Evaluation of snow models in terrestrial biosphere models using ground observation and satellite data: impact on terrestrial ecosystem processes

Authors

  • Kazuhito Ichii,

    Corresponding author
    1. San Jose State University and Ecosystem Science and Technology Branch, NASA Ames Research Center, Mail Stop 242-4, Moffett Field, CA 94035, USA
    • Faculty of Symbiotic Systems Science, Fukushima University, Kanayagawa 1, Fukushima, 960-1296, Japan.
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  • Michael A. White,

    1. Department of Aquatic, Watershed, and Earth Resources, Utah State University, 5210 Old Main Hill, Logan, UT 84322-5210, USA
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  • Petr Votava,

    1. California State University at Monterey Bay and Ecosystem Science and Technology Branch, NASA Ames Research Center, Mail Stop 242-4, Moffett Field, CA 94035, USA
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  • Andrew Michaelis,

    1. California State University at Monterey Bay and Ecosystem Science and Technology Branch, NASA Ames Research Center, Mail Stop 242-4, Moffett Field, CA 94035, USA
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  • Ramakrishna R. Nemani

    1. Ecosystem Science and Technology Branch, NASA Ames Research Center, Mail Stop 242-4, Moffett Field, CA 94035, USA
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Abstract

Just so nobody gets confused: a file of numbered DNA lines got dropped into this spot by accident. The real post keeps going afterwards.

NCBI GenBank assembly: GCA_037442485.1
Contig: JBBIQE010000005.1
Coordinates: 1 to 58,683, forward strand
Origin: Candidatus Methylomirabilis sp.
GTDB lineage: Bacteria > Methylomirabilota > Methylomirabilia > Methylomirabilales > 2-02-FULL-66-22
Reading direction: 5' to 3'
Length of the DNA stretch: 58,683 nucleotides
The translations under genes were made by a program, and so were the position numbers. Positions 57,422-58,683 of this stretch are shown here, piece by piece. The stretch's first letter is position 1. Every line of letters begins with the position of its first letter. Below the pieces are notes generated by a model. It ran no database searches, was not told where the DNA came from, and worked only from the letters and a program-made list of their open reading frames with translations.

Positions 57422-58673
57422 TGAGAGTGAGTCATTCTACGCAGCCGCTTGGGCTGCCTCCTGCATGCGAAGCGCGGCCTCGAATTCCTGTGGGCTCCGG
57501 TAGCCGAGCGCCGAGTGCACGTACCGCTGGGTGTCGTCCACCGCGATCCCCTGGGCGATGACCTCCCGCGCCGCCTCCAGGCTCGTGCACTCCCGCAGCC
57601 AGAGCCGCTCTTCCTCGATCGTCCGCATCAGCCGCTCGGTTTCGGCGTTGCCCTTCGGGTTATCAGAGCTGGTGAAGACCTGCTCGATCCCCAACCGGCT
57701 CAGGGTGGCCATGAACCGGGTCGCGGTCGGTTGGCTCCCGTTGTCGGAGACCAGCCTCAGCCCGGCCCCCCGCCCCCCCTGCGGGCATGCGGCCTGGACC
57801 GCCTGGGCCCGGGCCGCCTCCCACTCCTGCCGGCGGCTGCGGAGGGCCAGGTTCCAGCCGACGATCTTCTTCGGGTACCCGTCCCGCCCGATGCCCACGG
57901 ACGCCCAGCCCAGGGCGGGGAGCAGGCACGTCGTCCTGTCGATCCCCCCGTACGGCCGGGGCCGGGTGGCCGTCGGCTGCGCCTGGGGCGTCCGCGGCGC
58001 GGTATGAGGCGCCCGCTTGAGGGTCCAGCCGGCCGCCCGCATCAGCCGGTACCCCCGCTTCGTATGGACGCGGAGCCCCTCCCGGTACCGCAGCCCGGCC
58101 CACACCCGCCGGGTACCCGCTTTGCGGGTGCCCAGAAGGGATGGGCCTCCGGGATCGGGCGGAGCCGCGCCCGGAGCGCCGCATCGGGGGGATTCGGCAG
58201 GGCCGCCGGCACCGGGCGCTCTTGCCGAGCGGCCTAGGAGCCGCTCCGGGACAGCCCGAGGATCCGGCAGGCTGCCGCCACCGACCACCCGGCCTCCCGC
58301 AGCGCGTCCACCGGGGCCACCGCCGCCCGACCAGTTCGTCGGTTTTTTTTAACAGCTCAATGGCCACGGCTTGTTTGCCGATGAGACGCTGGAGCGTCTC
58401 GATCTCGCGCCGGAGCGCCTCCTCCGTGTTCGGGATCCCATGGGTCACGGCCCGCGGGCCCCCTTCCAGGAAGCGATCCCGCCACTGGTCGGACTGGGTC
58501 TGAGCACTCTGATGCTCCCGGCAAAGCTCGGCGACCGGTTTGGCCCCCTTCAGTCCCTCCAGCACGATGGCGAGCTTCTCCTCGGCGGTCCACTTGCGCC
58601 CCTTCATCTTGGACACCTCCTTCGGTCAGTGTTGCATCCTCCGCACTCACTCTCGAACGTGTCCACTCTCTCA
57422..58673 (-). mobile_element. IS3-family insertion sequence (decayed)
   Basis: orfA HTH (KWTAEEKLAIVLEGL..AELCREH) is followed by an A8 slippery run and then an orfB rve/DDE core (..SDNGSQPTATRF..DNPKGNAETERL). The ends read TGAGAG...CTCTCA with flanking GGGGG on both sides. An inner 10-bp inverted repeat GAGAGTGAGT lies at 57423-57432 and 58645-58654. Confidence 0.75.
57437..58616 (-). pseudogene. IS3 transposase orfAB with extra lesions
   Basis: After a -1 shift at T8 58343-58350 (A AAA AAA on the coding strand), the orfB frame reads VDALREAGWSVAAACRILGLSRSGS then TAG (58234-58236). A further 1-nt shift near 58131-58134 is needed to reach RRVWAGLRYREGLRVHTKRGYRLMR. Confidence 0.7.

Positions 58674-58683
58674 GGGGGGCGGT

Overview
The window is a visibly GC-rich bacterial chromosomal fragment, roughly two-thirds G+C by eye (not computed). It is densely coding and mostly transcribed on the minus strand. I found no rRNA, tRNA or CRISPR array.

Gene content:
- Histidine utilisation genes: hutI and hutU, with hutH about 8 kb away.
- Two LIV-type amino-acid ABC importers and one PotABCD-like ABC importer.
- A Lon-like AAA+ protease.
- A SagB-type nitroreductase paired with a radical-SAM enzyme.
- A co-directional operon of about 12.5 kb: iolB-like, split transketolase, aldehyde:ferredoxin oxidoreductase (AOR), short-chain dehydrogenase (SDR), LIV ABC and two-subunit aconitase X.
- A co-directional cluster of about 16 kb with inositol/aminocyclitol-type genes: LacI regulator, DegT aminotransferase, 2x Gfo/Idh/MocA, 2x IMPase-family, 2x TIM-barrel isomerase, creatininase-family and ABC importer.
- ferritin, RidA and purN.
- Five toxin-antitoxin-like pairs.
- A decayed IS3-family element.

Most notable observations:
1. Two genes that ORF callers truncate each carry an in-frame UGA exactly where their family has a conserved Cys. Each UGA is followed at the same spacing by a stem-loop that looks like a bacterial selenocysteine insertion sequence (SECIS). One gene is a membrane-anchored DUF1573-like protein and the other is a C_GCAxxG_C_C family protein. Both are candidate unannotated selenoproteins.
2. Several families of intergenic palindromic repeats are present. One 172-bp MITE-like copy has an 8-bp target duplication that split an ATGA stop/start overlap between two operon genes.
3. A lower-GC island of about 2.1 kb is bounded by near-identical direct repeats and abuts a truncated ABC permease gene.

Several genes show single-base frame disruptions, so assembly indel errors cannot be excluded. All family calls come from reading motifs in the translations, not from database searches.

Snow is important for water management, and an important component of the terrestrial biosphere and climate system. In this study, the snow models included in the Biome-BGC and Terrestrial Observation and Prediction System (TOPS) terrestrial biosphere models are compared against ground and satellite observations over the Columbia River Basin in the US and Canada and the impacts of differences in snow models on simulated terrestrial ecosystem processes are analysed. First, a point-based comparison of ground observations against model and satellite estimates of snow dynamics are conducted. Next, model and satellite snow estimates for the entire Columbia River Basin are compared. Then, using two different TOPS simulations, the default TOPS model (TOPS with TOPS snow model) and the TOPS model with the Biome-BGC snow model, the impacts of snow model selection on runoff and gross primary production (GPP) are investigated. TOPS snow model predictions were consistent with ground and satellite estimates of seasonal and interannual variations in snow cover, snow water equivalent, and snow season length; however, in the Biome-BGC snow model, the snow pack melted too early, leading to extensive underpredictions of snow season length and snow covered area. These biases led to earlier simulated peak runoff and reductions in summer GPP, underscoring the need for accurate snow models within terrestrial ecosystem models. Copyright © 2007 John Wiley & Sons, Ltd.

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